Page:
I LOVE Pilgrim’s Progress and all of its allegory, so this post meant a lot to me. I do think that it’s important to point out that the Pilgrim didn’t really “progress” linearly in terms of spiritual maturity … i.e. he reached some very dark places and made some very bad decisions even quite late in his path. What he was “progressing” toward was Heaven; his path had a definitive beginning and end. This is great encouragement to me in times when I don’t exactly feel like I’m a spiritual Superman.
Same to me! We tend to measure progress in the wrong ways sometimes!
I guess I can agree with you in principle, but I don’t think spiritual growth is as orderly as all that. You appear to be saying that if spiritual growth seems stalled, it’s really just our perceptions that are skewed.
I disagree with that part. I don’t think growth in our relationship with God is linear and constant. Yes, there are areas in our journey that only God can affect, but as you say, we have a responsibility as well. We can choose to stay in one place in our relationship with God and not go any further. In fact, I think that describes a fair amount of people sitting in church pews on Sunday. It’s human nature to get to a comfort zone and then to stay there.
I think that spiritual growth is, by and large, uncomfortable, even when it is comprised of joy and wonder. It’s sort of like planning your own wedding. You know the end result is what you want more than anything, but the process of actually getting there is really anxiety provoking. Even the day of the wedding is really nerve wracking (it was for me, anyway).
My wife and I have been married for 30 years and we have always had our “ups and downs”. I think that’s what spiritual growth is like. No wonder God used so many “marriage metaphors” in the Bible. Love, faithfulness, sacrifice are all part of the relationship and the journey. Many marriages settle into a comfort zone (which for some couples resembles a war zone) and that’s where they stay. Of course, both members of that relationship are human and imperfection can be introduced by both parties.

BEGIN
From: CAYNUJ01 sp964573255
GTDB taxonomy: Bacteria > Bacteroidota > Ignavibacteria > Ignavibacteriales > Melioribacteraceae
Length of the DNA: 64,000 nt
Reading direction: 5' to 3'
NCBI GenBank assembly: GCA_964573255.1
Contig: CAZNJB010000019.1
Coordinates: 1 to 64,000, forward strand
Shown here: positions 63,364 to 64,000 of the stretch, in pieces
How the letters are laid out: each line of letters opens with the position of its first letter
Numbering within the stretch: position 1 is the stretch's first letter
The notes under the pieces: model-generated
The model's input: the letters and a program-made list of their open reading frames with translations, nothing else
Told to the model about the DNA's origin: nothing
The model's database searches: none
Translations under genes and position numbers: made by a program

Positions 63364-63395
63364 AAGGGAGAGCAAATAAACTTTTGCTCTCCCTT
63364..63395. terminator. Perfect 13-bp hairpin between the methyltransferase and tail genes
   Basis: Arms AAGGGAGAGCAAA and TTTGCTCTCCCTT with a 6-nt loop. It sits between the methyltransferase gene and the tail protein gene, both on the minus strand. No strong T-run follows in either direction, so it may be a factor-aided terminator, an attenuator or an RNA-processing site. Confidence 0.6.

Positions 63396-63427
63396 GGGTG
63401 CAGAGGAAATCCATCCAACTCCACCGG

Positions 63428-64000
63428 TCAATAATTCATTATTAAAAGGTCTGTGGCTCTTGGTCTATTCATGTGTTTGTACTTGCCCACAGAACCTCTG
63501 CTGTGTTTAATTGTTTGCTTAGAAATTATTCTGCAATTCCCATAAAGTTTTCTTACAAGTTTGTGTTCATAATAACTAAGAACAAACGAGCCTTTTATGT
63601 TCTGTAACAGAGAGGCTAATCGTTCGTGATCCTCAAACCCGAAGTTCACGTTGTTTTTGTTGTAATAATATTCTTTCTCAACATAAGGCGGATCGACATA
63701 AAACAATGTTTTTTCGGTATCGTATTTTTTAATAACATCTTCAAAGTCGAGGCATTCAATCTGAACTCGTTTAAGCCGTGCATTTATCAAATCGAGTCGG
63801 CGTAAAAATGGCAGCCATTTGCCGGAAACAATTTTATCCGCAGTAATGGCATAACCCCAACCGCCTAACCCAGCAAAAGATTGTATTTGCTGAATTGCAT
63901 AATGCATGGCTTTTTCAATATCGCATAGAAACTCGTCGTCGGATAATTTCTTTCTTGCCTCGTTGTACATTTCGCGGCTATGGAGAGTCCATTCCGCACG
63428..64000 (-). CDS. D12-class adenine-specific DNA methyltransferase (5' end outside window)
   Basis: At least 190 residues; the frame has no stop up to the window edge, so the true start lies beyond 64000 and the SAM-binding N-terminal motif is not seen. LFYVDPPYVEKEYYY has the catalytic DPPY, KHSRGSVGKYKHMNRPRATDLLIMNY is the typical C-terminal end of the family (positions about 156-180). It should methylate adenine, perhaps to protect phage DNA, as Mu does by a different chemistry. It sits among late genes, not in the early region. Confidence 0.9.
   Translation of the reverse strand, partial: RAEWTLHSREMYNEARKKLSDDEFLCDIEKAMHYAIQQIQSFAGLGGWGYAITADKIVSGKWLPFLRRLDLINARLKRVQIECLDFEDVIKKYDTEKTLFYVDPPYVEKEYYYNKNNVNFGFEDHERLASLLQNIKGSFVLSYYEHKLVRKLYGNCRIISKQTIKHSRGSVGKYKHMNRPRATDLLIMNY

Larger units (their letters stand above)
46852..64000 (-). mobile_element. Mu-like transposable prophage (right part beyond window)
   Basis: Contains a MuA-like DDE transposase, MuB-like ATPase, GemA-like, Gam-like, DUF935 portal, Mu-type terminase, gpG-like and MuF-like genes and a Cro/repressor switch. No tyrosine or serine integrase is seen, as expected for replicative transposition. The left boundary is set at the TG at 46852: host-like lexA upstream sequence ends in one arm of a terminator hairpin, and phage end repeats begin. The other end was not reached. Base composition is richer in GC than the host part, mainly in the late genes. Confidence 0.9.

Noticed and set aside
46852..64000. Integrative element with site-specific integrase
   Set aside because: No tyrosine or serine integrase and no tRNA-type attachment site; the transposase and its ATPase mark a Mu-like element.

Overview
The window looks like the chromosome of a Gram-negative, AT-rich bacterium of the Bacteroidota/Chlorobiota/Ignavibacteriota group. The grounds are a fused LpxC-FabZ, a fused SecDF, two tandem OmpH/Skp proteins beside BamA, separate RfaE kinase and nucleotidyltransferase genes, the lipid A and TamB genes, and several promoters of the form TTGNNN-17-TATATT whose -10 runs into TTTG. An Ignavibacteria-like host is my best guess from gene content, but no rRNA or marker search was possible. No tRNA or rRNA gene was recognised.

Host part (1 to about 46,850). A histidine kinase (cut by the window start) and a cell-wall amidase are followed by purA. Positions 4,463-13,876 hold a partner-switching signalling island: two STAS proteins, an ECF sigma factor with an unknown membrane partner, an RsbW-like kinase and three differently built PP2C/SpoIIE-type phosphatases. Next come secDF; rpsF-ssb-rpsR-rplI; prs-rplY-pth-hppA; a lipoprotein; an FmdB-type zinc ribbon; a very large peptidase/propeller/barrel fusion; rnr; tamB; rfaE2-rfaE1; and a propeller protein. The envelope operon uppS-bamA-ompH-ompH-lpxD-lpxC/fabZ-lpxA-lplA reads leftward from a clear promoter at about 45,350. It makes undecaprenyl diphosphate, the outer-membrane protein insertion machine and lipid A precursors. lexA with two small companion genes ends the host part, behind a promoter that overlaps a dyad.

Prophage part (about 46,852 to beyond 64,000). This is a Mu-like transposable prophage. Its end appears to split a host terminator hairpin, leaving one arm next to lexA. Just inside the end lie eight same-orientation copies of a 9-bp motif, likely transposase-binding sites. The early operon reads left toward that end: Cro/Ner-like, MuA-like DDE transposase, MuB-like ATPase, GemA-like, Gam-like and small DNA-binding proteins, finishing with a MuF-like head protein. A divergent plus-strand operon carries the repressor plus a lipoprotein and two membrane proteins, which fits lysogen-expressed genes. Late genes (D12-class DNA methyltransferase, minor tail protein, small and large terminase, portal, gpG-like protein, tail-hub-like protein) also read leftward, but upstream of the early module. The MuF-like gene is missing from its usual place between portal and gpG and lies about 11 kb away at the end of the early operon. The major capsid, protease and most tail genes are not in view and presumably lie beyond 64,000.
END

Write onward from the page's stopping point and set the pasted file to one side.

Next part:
The one big advantage we have in a spiritual relationship with God is that only one party is human. But our participation is absolutely necessary. Sometimes along the path, God waits a long time for us to catch up.
I understand, James. It’s meant to challenge our traditional view on spiritual growth. My question to you would be the same question I asked to myself, which led to this post. That is, what then is your interpretation of Proverbs 4:18?
That describes the behavior of the path, not necessarily the person walking on it. Also, we can still be blind to the spiritual realities all around us. Peter kept his eyes on Jesus long enough to start walking on water, but the second he became distracted, he started sinking like a rock.
All I’m saying is that walking the path of righteousness isn’t as easy as we’d like to believe.
[…] Stone recently wrote a blog post called Pilgrim’s Progress in which he discussed the matter of spiritual growth (or lack thereof, in my opinion). Stone says […]